In the novella The Displaced Person, a woman takes in a World War II asylum seeker only to watch him get run over by a tractor. Flannery O’Connor’s Southern Gothic masterpiece, published in 1955 in her collection A Good Man Is Hard to Find, opens in O’Connor’s driveway, at her home in Andalusia. Her life on the five-hundred-acre farm in Milledgeville, Georgia, served as a central point of inspiration for her short stories. She lived there with her mother from 1951 to 1964, when she died of lupus.
And while it may seem little remains left to uncover or analyze about O’Connor and her work, on March 24, Georgia College and State University will reveal even more when it opens the Andalusia Interpretive Center to the public. The center will display exhibitions of O’Connor’s personal effects and for the first time will allow visitors to view the entire collection up close. The building, designed to reflect the American folk–style structures that exist on the property, lies in a cattle field there.
Matt Davis, the Director of Historic Museums at GCSU, oversees the center and the collection of artifacts left in O’Connor’s home upon her death. The pieces remained untouched from 1964, when her mother moved out of the house, to 2002, when the Flannery O’Connor–Andalusia Foundation formed to preserve her estate, including Hill House, and literary works. GCSU then acquired the estate in 2017, and in 2022, the property became a National Historic Landmark. Now, the center will act as “a landing zone for visitors,” Davis explains, and from there, property tours will proceed up to the house, “calling to mind The Displaced Person.”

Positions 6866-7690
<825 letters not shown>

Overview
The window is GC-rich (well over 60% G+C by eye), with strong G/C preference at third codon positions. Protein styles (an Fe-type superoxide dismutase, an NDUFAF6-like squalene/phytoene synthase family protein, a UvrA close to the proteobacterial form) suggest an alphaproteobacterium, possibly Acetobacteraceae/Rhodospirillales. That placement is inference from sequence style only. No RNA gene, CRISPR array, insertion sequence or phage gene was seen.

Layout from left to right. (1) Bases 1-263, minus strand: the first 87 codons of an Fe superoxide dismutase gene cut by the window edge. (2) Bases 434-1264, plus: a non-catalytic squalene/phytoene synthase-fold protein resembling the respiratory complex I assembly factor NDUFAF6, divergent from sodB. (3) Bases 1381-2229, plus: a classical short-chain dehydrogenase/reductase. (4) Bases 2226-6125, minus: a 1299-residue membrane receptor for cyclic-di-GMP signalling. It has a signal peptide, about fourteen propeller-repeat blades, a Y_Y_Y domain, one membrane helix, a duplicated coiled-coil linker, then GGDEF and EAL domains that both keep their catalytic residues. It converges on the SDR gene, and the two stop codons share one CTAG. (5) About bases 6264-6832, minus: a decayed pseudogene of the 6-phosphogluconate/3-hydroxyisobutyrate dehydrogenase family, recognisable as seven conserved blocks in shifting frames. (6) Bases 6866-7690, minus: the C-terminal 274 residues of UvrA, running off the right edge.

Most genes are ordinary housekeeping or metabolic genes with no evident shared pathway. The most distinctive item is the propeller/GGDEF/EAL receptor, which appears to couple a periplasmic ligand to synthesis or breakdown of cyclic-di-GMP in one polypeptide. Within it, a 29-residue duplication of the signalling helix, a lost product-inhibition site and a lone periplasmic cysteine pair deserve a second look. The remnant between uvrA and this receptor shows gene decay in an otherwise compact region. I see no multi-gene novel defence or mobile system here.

To give guests an intimate look at O’Connor’s memorabilia, the center is using open-concept storage to exhibit the pieces. The idea of open concept or visible museum storage originated in the 1970s but was a challenge to implement because existing museums already had established storage systems. Today, in response to requests for greater access to collections, open-concept storage spaces are increasing as new museums are built. “Our storage system includes cases that we can pull out for the exhibits, and also lets people see the artifacts and materials in the background,” Davis says.
As for what visitors will see, “We have her order invoices and the farm’s ledger books,” Davis says, citing just a few examples. “We have her checkbooks and the last bottle of aspirin that she had. We have her clothes, and a purse she left with her last money on Earth in it. If you pull out a single piece from the collection, you don’t get the whole story.”
When viewed together, however, they paint a fuller picture. “For us, as museum professionals, the center is an opportunity for more exploration of the artifacts that transport you immediately into her life and time,” Davis explains. “The artifacts are ordinary, but they let you live in her shoes for a day and see how this particular place inspired her work.”